A girl waved at us before we realized we made it. We thought it might be a mistake, racking our brains for the pictures in our Cook the Farm class bios.Those friendly faces definitely recognized us.

Brent and I met up with the rest of our CTF classmates on Wednesday morning, in front of the McDonalds at the Palermo train station. It was a humble beginning but a reunion that started everything moving, fast. We climbed into a 12 seater van and navigated through Palermo, “Is this a one-way street? Did you see that?!,” sped along the coastal road as the landscape shifted before us. The clouds raced across the sky. The knobbly hills ran into the sea. The colors were intense — blues and greens so saturated it felt like a living photo filter.

And then we were on a barely road, a crumbling county highway, the only warning a barrier that suddenly narrows the road to a single lane, honking around steep curves. And suddenly we arrived in Valledolmo, a town clambering onto the side of a hill, as charming as it is steep, our temporary home.

Writers often use scenic descriptions as backdrops for stories, or at most a plot device to symbolize things to come. Not so for us. As we start this 10-week program, those dancing clouds and tumbling hills feel more significant, because as Fabrizia says, we are here to understand the land itself, and ourselves, as we are connected to it.

Our 48-hours of school have been jam-packed. We’ve worked with sourdough, from creating dough to shaping it. We’ve learned about native grains, the history of wheat, and measures of wheat grinding. We’ve learned basic knife skills, from sharpening to cutting, slicing, and more (julienned carrots, anyone?). We’ve walked the garden, learned about the orchard, the aromatics, and climate of Sicily, and the history of Fabrizia’s farm itself. And we’ve made our own pizzas at a favorite local pizzeria.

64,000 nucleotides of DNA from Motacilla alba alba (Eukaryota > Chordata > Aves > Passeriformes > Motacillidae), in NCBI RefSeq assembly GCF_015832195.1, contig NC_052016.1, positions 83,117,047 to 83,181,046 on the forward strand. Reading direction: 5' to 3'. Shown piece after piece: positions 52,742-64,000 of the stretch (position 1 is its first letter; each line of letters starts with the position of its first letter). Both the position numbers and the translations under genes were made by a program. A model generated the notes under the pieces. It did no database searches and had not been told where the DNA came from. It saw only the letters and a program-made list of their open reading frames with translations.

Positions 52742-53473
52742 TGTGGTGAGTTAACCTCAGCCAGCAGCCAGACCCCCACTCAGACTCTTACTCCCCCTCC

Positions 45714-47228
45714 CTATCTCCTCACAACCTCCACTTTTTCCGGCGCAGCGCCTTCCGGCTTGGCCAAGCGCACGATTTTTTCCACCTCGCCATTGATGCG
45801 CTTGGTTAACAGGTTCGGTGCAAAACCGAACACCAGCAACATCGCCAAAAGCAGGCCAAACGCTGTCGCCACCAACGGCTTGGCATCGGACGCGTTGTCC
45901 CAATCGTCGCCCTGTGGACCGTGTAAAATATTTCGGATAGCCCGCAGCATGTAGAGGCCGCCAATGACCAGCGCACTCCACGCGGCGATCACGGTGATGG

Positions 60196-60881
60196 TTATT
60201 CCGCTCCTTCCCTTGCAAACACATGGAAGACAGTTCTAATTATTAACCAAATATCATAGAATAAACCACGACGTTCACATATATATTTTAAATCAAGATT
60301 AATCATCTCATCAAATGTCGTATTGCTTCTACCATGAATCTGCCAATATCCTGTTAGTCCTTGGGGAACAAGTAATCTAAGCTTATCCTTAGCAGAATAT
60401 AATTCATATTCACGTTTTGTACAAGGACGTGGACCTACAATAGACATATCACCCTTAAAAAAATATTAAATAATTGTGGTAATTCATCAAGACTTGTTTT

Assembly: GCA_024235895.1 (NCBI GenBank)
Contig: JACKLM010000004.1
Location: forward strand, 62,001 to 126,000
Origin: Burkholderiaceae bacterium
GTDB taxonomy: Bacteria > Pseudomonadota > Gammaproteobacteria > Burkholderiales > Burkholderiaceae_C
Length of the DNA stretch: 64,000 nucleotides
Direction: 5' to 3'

It’s all part of the syllabus.

“We have created more food at lower prices than ever before and yet we have food waste, overfed, and malnourished people, and disconnection from the land,” Fabrizia says. Her challenge to us is to reverse the trend, to find the point of connection between landscape and individual, culture and cuisine, and to help others rediscover it as well.

We love being here. It is making us think deeply about the land, both here in Sicily and in our homes in California, and Virginia, and Nebraska. We are drinking deeply of Valledolmo and Casa Viecche and the lessons and our community here.

And it’s only been four days.